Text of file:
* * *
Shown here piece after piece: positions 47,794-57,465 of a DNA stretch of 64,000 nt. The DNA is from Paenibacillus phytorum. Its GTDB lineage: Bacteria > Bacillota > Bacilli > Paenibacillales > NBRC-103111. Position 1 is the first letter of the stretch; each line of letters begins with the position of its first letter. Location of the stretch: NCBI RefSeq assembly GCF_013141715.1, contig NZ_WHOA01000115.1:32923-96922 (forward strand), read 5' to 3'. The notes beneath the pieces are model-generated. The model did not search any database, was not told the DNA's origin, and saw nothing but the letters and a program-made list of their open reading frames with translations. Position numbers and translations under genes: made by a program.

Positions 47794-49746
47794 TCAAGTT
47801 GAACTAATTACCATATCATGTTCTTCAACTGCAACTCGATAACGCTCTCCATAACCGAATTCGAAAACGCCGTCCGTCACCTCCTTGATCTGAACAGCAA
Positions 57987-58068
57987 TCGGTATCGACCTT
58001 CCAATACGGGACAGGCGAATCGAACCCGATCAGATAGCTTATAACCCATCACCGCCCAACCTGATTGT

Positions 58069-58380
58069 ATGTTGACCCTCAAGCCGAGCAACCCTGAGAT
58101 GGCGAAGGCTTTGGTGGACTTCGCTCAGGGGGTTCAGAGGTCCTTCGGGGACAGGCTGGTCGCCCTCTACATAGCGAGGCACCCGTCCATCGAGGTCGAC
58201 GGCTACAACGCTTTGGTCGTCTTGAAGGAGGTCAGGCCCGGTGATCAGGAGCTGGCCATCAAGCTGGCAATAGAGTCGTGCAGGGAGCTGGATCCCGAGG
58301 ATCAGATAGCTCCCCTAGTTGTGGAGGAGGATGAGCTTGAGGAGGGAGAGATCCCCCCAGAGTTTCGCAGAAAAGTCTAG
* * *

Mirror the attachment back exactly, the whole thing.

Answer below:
Shown here piece after piece: positions 47,794-57,465 of a DNA stretch of 64,000 nt. The DNA is from Paenibacillus phytorum. Its GTDB lineage: Bacteria > Bacillota > Bacilli > Paenibacillales > NBRC-103111. Position 1 is the first letter of the stretch; each line of letters begins with the position of its first letter. Location of the stretch: NCBI RefSeq assembly GCF_013141715.1, contig NZ_WHOA01000115.1:32923-96922 (forward strand), read 5' to 3'. The notes beneath the pieces are model-generated. The model did not search any database, was not told the DNA's origin, and saw nothing but the letters and a program-made list of their open reading frames with translations. Position numbers and translations under genes: made by a program.

Positions 47794-49746
47794 TCAAGTT
47801 GAACTAATTACCATATCATGTTCTTCAACTGCAACTCGATAACGCTCTCCATAACCGAATTCGAAAACGCCGTCCGTCACCTCCTTGATCTGAACAGCAA
Positions 57987-58068
57987 TCGGTATCGACCTT
58001 CCAATACGGGACAGGCGAATCGAACCCGATCAGATAGCTTATAACCCATCACCGCCCAACCTGATTGT

Positions 58069-58380
58069 ATGTTGACCCTCAAGCCGAGCAACCCTGAGAT
58101 GGCGAAGGCTTTGGTGGACTTCGCTCAGGGGGTTCAGAGGTCCTTCGGGGACAGGCTGGTCGCCCTCTACATAGCGAGGCACCCGTCCATCGAGGTCGAC
58201 GGCTACAACGCTTTGGTCGTCTTGAAGGAGGTCAGGCCCGGTGATCAGGAGCTGGCCATCAAGCTGGCAATAGAGTCGTGCAGGGAGCTGGATCCCGAGG
58301 ATCAGATAGCTCCCCTAGTTGTGGAGGAGGATGAGCTTGAGGAGGGAGAGATCCCCCCAGAGTTTCGCAGAAAAGTCTAG